More about The Tutorial Guide to DanceForms

Janet Randell presents the Guide from the point of view of dancers and choreographers. One of its aims is to encourage the discovery of a different approach to dance and choreography and to make 3D dance animation more accessible to the dance world. The Guide also explores the innovative possibilities involved in creating and experimenting with animated movement sequences and live dance, which can be set rhythmically to music and sound.

Randell’s approach in the Guide is to mentor every user on an individual, progressive journey to discover digital choreography and animation. Her objective is for users to understand and apply a new perspective in the art of movement and choreography by mastering DanceForms.

Starting with the basics, the Guide takes the user step by step through DanceForms. It shows how to visualise dance on a computer by choreographing digital sequences independently of the rehearsal studio, enabling the interpretation and translation of animated movement into live dance and performance.

The Guide demonstrates how to use virtual dancers in DanceForms and how to choreograph using the 4 main windows: Performance, Stage, Studio and Score.

Virtual dancers displayed in the 4 windows – Janet Randell © Cedar Dance Animations Limited

Janet Randell © Cedar Dance Animations Limited 2019


In DanceForms, ballet and modern dance figures, both male and female, represent the human body each with individual moveable joints. The Guide illustrates how to flex the joints of the figures, how to define the height or length of a jump, how to pinpoint a dance figure’s exact location in a virtual performance space and how to manage the transition from one dance sequence to another. The virtual dancers can also be moved in space and through time.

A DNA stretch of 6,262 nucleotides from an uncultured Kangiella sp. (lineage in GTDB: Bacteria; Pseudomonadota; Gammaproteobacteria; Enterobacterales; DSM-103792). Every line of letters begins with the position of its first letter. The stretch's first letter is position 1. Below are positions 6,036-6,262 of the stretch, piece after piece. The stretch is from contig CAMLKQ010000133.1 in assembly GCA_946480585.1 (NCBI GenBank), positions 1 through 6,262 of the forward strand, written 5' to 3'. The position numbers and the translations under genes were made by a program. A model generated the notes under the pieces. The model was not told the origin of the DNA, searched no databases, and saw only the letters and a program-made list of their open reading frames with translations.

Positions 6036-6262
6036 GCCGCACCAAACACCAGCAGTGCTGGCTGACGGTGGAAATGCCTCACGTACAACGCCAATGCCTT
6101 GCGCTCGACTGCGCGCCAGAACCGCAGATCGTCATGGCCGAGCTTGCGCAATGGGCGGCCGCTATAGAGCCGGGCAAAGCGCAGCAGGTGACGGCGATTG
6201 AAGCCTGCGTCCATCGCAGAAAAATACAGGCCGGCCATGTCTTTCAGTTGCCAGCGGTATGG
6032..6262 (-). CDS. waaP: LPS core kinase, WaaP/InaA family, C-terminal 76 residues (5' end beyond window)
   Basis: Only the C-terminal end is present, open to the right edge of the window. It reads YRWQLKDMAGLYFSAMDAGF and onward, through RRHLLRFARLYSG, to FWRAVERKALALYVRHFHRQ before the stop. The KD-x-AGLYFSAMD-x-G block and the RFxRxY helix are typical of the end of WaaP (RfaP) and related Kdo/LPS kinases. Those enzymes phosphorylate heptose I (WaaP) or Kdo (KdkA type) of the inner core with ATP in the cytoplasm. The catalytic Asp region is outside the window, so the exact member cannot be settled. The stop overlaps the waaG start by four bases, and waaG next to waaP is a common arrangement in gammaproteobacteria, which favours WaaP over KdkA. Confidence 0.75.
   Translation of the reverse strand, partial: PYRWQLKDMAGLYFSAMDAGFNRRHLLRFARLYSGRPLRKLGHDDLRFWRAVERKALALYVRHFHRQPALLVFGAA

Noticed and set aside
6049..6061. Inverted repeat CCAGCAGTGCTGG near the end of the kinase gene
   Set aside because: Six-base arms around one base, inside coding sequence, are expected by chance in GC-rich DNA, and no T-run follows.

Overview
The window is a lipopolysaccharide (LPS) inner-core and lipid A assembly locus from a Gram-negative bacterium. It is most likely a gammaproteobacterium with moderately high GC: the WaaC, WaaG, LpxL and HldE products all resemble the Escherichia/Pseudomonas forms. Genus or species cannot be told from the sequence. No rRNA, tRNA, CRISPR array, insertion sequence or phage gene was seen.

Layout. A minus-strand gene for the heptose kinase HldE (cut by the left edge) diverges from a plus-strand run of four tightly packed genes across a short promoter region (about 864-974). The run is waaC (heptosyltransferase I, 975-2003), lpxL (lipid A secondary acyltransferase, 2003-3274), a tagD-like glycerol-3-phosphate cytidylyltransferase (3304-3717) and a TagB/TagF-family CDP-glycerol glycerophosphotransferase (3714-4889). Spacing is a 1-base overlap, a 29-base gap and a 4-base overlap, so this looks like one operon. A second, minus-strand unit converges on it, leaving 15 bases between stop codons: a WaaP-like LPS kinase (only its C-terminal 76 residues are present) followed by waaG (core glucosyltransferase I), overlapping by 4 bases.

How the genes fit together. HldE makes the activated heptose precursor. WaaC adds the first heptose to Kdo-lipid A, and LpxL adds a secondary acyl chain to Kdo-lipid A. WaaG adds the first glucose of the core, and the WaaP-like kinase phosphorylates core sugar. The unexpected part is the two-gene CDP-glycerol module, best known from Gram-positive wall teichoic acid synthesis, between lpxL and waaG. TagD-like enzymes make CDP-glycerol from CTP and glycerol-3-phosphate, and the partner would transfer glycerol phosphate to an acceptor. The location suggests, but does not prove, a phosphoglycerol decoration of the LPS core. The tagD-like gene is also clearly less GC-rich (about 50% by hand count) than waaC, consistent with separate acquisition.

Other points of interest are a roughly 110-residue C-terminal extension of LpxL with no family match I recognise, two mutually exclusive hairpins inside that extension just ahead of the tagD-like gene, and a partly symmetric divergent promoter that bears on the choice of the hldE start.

Group Study                                                                                    Hurdle Jump 

Janet Randell © Cedar Dance Animations Limited

The Guide shows how, with the click of a button, a virtual dancer can be repositioned by changing the joint angles and limb segments into a series of poses, which are not necessarily restricted by human anatomical limitations or gravity. Any pose can be altered, copied and pasted easily. The Guide demonstrates how a movement sequence is generated, by creating keyframes along a timeline in the Score Window. These can be played as a continuous sequence and developed into a dance. The score below shows three dancers moving in canon. Janet writes: “Just as you record notes on a music score, so in DanceForms you can record movement and poses in the Score Window. Expressed in more poetic terms, it is as if you are ‘writing music with bodies’ using DanceForms”.

DanceForms Score Window: Study for Three – Janet Randell © Cedar Dance Animations Limited

A number of dance figures can be added to a virtual stage. The Guide shows how to make more complex sequences for groups performing in unison or in canon. Music and Motion Capture (MoCap) can be introduced too, together with coloured costumes and backgrounds. The possibilities are endless.

For those focused on ballet, it is easy to start by working with balletic poses.

Arabesque in 3 Windows – Janet Randell © Cedar Dance Animations Limited

Swanhilda, posing as the mechanical doll in the traditional ballet Coppélia is a good starting point for experimenting with your own movements. Puppet-like in appearance, the dance figures can be manipulated into different shapes, moving through space and time with rhythm, all of which can be explored in infinite choreographic ways.

Mechanical Doll Pose – Janet Randell © Cedar Dance Animations Limited, Coppelia, Birmingham Royal Ballet. Photo: Andrew Ross

You can experiment with creating and adapting individual poses and sequences. You never know where your experimentations will take you!

Effort for One – Janet Randell © Cedar Dance Animations Limited

You can try out other programs by exporting animation sequences from DanceForms into a number of different computer software packages, to see where the imagination leads in further experimentation with digital dance.

Janet Randell © Cedar Dance Animations Limited

Sideways Moves – Janet Randell © Cedar Dance Animations Limited